Figure 1

Four chamber (A) and short axis (B) views obtained with balanced fast field echo sequences in a newborn infant (view also video links at

PC analysis and validation

All PC sequences were analysed using an in-built workstation (Philips ViewForum). Automated vessel edge detection was used for pulmonary and descending aortic contours, with manual adjustment where necessary. Aortic contour was traced using a visually applied ellipse function. SVC contour was traced manually. PC sequences were externally validated against a flow phantom with 8 mm internal diameter, which approximates the size of the newborn aorta,19 with non-pulsatile flow rates of 0–1200 ml/min, and using automated vessel edge detection.

Cine imaging

Cine imaging was performed using SSFP. From vertical and horizontal long axis views obtained as above, a contiguous stack of short axis images (5–7 slices) was obtained to cover the left ventricle from atrioventricular (A-V) valve to cardiac apex. Acquisition parameters for cine imaging were repetition time 4.1 ms, echo time 2.1 ms, flip angle 45°, slice thickness 3–5 mm, acquired voxel size 1.5 mm, 32 phases/cycle, scan duration 29 s/slice.

Cine image analysis

Cine images were analysed using semiautomated segmentation software (CMR Tools; CVIS, London, UK). Left and right ventricular end-diastolic (EDV) and end-systolic (ESV) volumes, stroke volume and EF were calculated by tracing the endocardial border at end-systole and end-diastole at each level of the short axis stack. The first image after the R wave was considered to be end-diastole. The end-systolic phase was determined as the slice with the smallest ventricular cavity. Volumes of the papillary muscles and moderator band were excluded from the ventricular volumes. The A-V valve planes were tracked through the cardiac cycle from two chamber and four chamber views. Measures of signal to noise ratio (SNR) in the myocardium and blood; and contrast to noise ratio (CNR) between myocardium and blood were taken by standard means.20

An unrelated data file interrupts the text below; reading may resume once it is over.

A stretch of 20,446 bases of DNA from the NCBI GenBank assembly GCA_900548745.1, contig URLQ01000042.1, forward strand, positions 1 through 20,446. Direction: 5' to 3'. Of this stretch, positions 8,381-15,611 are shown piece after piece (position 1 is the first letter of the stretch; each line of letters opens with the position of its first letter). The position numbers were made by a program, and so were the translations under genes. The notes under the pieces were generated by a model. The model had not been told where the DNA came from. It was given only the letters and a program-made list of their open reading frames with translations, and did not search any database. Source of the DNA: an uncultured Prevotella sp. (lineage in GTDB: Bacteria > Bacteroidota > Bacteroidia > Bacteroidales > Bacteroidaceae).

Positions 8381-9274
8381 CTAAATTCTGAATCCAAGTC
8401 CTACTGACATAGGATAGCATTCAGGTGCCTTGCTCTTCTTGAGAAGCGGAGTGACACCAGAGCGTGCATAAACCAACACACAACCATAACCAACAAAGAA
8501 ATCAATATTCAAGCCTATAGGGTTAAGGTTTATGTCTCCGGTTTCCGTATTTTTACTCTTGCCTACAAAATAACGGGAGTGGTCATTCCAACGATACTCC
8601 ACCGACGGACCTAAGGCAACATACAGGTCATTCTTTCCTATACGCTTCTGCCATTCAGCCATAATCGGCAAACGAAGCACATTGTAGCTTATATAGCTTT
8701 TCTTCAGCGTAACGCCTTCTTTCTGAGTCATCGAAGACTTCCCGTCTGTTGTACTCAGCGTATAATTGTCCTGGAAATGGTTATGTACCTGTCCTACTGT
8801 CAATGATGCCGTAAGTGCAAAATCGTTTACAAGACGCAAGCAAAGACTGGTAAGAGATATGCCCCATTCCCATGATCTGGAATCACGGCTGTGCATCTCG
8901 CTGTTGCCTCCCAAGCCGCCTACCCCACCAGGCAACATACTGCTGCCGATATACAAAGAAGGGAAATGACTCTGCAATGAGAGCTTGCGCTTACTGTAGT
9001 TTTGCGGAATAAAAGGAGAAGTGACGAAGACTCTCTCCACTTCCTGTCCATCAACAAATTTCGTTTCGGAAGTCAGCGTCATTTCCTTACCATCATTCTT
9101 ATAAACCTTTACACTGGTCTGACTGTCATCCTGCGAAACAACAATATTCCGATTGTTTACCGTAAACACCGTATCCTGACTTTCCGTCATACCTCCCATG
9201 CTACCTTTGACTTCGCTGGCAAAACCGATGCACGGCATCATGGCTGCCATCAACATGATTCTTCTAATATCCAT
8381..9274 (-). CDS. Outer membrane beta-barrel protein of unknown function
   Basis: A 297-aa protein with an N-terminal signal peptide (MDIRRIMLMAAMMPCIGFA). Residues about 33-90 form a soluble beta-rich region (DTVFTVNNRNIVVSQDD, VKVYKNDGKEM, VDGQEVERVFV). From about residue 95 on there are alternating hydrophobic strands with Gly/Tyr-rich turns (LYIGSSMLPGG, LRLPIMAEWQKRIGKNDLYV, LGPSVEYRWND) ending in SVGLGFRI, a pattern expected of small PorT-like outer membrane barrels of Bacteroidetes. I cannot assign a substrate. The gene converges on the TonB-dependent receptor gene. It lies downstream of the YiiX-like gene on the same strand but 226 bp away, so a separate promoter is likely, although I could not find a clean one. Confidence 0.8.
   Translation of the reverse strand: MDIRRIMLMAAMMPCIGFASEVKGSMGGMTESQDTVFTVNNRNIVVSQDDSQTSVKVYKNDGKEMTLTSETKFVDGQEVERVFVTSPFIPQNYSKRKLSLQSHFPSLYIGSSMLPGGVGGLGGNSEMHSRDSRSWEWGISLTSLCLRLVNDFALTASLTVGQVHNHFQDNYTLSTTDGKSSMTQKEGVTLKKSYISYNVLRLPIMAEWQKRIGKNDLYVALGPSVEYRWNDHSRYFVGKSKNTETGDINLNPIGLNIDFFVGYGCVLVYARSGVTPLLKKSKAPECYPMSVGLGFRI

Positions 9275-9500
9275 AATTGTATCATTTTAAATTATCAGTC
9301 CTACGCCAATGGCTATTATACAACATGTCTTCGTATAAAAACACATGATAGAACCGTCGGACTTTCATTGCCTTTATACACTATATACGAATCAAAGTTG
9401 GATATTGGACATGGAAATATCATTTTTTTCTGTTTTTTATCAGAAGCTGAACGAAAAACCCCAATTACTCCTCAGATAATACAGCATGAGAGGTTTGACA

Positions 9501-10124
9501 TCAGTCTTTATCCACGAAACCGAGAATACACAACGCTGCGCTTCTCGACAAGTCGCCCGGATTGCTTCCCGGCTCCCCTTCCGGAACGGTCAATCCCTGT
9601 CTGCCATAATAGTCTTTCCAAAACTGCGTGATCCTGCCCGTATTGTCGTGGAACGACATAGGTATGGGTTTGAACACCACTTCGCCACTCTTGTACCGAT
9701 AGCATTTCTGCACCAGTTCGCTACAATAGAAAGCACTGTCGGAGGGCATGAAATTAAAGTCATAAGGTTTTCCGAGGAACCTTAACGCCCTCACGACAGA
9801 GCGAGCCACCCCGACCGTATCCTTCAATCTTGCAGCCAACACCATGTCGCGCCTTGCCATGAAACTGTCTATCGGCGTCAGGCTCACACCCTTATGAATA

Echocardiographic imaging

CMR was also used to study a sub-cohort of infants who had cardiac structure and function assessed by echocardiography within 24 h of CMR. Echocardiography scans were performed by a neonatologist with 10 years' echo experience (AMG) using an Antares system (Siemens, Mountain View, California, USA) with a 10 MHz linear array transducer. Cardiac structural abnormalities, significant intra- and extra-cardiac shunts and A-V valve regurgitation were excluded. LVO was quantified to allow comparison with CMR. Left ventricular outflow tract diameter was assessed at the level of the aortic valve on 2D imaging at end-systole, aortic blood flow velocity was assessed using pulsed wave Doppler placed at the level of the aortic valve from a modified apical view.21

Repeatability analysis

Where possible CMR scans were repeated using the initial imaging geometry (scan–rescan repeatability) after 5–15 min. Repeatability of analysis was also assessed from a single set of images by the same (intra-) and a different (inter-) observer. Echocardiographic quantification of LVO was repeated where satisfactory views were obtained and where infants slept or were quietly awake throughout the echocardiogram. In all cases, observers were blinded to prior data when analysing flow volumes.

Statistical analysis